12. Chad Schloss

    Chad Schloss Member

    Messages:
    329
    Location:
    USA
    we would dig tunnels underground in the old burned down vacant lots when I lived in Detroit when I was a kid. must have been 4 to 6 ft deep and at least as long. perfect hideaway.
  13. masterpumpman

    masterpumpman New Member

    Messages:
    729
    Location:
    Virginia Beach, VA
    It's simple, either you have a defective component to the pump control box or a short somewhere. Most electricians don't know how to trouble shoot submersible pumps. I'd disconnect all power then dicconnect the wires at the well head, then check each wires resistance to ground with a high reading Ohm meter. If you have any reading you have a short. If there is no short there, check each wire to ground with a high reading Ohm meter. If you get a reading you have a short in the drop cable, the splice near the pump motor or the motor it's self. Replace the component that has a reading to ground and everything should work normal again.
  14. CHOLLA BOB

    CHOLLA BOB New Member

    Messages:
    64
    Location:
    New Mexico
    With the control box face off (no connection to pressure switch), both the electrician and I had audio continuity readings indicating a short below. When I did resistance, meter was reading 11.5 to 15 ohms resistance in the three pump wires. The electrician thought the pump was shorted, but after his test, set the main breaker on and everything ran. Breaker flipped off a few hours latter. It would stay on in frozen ground and not stay on in thawed, wet ground. When the breaker tripped with the underground line disconnected, I assumed it was the line or the main breaker. There could be multiple problems. I stopped turning on the breaker a week ago in the hopes of not exposing the pump to anymore shorts. By the time this is over, I would not be surprised to lose 4 grand to pull and replace that pump, but hoping I get to a less expensive problem first.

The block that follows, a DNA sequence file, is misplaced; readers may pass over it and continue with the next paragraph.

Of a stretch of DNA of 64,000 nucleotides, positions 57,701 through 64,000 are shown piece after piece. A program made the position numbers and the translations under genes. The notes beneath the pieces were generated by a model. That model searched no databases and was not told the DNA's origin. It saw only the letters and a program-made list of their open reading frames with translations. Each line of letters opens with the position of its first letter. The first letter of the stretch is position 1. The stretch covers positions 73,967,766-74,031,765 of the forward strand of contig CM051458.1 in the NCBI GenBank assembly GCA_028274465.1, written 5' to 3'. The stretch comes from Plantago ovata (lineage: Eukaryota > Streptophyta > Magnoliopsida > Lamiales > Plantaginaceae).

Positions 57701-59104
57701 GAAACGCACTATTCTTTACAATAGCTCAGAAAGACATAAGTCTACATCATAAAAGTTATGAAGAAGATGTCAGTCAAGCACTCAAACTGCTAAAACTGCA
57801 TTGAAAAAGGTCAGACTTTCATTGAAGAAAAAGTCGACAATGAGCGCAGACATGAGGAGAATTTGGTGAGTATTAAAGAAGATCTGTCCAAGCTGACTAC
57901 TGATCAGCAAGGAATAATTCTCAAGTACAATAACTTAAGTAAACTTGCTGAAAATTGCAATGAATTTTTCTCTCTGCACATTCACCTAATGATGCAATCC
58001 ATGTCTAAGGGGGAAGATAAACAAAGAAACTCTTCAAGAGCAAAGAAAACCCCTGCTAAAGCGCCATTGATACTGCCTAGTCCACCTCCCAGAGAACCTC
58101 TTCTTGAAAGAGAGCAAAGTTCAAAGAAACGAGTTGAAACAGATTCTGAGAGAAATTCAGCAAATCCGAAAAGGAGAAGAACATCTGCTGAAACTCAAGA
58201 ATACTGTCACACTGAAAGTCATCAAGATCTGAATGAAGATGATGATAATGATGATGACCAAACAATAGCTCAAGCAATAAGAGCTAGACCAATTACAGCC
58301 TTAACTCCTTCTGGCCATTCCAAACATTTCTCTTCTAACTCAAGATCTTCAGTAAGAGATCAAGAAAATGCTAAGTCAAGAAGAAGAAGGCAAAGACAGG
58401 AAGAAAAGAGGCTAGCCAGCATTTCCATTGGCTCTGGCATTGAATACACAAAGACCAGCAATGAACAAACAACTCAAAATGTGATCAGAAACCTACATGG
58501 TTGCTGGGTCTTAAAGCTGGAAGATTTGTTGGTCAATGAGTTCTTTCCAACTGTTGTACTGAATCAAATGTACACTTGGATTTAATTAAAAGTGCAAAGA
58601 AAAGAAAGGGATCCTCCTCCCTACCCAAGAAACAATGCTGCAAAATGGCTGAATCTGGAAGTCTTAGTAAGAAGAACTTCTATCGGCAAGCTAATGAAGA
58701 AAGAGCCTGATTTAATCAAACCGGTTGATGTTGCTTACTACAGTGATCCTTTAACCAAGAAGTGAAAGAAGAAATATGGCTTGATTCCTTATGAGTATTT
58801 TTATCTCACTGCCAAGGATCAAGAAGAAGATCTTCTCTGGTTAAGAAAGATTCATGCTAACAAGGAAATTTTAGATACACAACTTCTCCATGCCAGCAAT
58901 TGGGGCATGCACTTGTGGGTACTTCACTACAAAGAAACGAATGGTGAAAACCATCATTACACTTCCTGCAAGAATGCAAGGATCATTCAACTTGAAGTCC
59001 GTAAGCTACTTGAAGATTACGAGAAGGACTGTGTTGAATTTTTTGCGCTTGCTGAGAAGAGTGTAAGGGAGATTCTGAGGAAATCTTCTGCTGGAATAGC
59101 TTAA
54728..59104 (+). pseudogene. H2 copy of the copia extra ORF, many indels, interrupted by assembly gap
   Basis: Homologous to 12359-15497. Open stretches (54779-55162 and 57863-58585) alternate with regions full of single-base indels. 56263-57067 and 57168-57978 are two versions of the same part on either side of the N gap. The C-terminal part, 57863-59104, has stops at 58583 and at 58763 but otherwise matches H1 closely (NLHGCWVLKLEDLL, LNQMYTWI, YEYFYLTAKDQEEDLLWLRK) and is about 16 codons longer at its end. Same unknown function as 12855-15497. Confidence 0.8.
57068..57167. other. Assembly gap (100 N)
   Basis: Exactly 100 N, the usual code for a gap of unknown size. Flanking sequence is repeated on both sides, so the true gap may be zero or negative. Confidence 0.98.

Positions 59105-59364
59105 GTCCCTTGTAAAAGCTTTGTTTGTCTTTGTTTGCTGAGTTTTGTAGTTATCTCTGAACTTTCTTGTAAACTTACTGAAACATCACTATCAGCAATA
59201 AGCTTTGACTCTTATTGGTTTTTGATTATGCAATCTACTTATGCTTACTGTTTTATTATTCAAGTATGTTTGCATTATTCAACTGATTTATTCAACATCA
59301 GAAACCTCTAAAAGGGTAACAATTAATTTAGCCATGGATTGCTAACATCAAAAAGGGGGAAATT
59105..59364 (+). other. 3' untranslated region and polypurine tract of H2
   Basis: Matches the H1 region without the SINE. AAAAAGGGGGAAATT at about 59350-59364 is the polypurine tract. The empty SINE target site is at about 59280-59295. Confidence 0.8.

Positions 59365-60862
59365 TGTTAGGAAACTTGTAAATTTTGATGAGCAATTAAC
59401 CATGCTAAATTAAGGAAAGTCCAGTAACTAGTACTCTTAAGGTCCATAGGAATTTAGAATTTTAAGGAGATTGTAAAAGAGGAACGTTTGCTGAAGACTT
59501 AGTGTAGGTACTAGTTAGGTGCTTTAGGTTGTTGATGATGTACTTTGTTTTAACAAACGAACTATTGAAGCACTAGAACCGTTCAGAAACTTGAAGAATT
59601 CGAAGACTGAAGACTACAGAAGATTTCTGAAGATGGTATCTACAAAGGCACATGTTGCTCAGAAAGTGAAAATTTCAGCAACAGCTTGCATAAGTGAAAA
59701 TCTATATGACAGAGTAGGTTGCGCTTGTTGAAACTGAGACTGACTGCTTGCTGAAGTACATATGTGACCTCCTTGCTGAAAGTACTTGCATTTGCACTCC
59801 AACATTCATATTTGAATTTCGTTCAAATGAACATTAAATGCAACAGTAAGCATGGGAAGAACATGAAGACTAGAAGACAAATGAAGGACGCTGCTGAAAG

I was wondering if the audio continuity was from the Franklin box itself. The Franklin box has not been troubleshooted with relay and capacitor testing. I was trying to get the pump wires disconnected from the Franklin terminals for a better test when the electrician arrived. From Porky's post, it sounds like I have a short in the drop wire or pump or the control box. If the pump has to be pulled with a well service, I do want all these other issues resolved to protect the new pump. I am even thinking about getting a surge protector as country electric is dirty with spikes and surges.
    Last edited: Dec 23, 2011
  15. ballvalve

    ballvalve General Engineering Contractor

    Messages:
    3,261
    Location:
    northfork, california
    Why scare the guy. He said the breaker tripped with the pump DISCONNECTED. that leaves the pump OUT.

    Right, electricians dont know squat about pumps. so go to the Franklin AIM manual online and get your drop wire readings parameters. In the mean time get some good wires to the pump and report back.
  16. DonL

    DonL Banned

    Messages:
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    Location:
    Houston, TX

    That is a shame, You would think that a Electrician would know how a motor should read.

    I would not call that shorted.
  17. ballvalve

    ballvalve General Engineering Contractor

    Messages:
    3,261
    Location:
    northfork, california
    And speaking of getting water, I would have rolled out a piece of NM any flavor cable onthe ground and had the pump running in 10 minutes. Do the detail and dirt work later.

    I have 160' of interior NM 14g cable laying on the ground for 9 years now, sending 9 volts thru it with a old cell pnone charger. The valve it actuates via a float is rated for 24 volts, but works fine on the 4 or 6 that make it back. So much for "thwm water resistant" cable!
  18. DonL

    DonL Banned

    Messages:
    4,003
    Location:
    Houston, TX

    Sounds like fun. I would have ran a 600 V extension cord, or had the generator connected to that bad boy.

    He must have a very pleasant wife.


    I Love it when a plan comes together, If it meets code or not...
  19. CHOLLA BOB

    CHOLLA BOB New Member

    Messages:
    64
    Location:
    New Mexico
    Thanks! I shutdown for Christmas as I was shortchanging the holiday. Running a cord or surface UF line has been an idea since the beginning. I have my conduit/wire ready to go and could have done a temp splice, but if the pump is dead, I sure didn't want to know for this weekend. Once you get used to no water and get a system going, it isn't so bad. But I am half dust bowl Okie. The wife has been good about this, even though her nickname at work is Nasty. Will run conduit tomorrow and electrician probably for Friday. H A P P Y H O L I D A Y S ! ! !
  20. CHOLLA BOB

    CHOLLA BOB New Member

    Messages:
    64
    Location:
    New Mexico
    I lived in a war zone in Brooklyn, but digging bunkers in Detroit; that is something.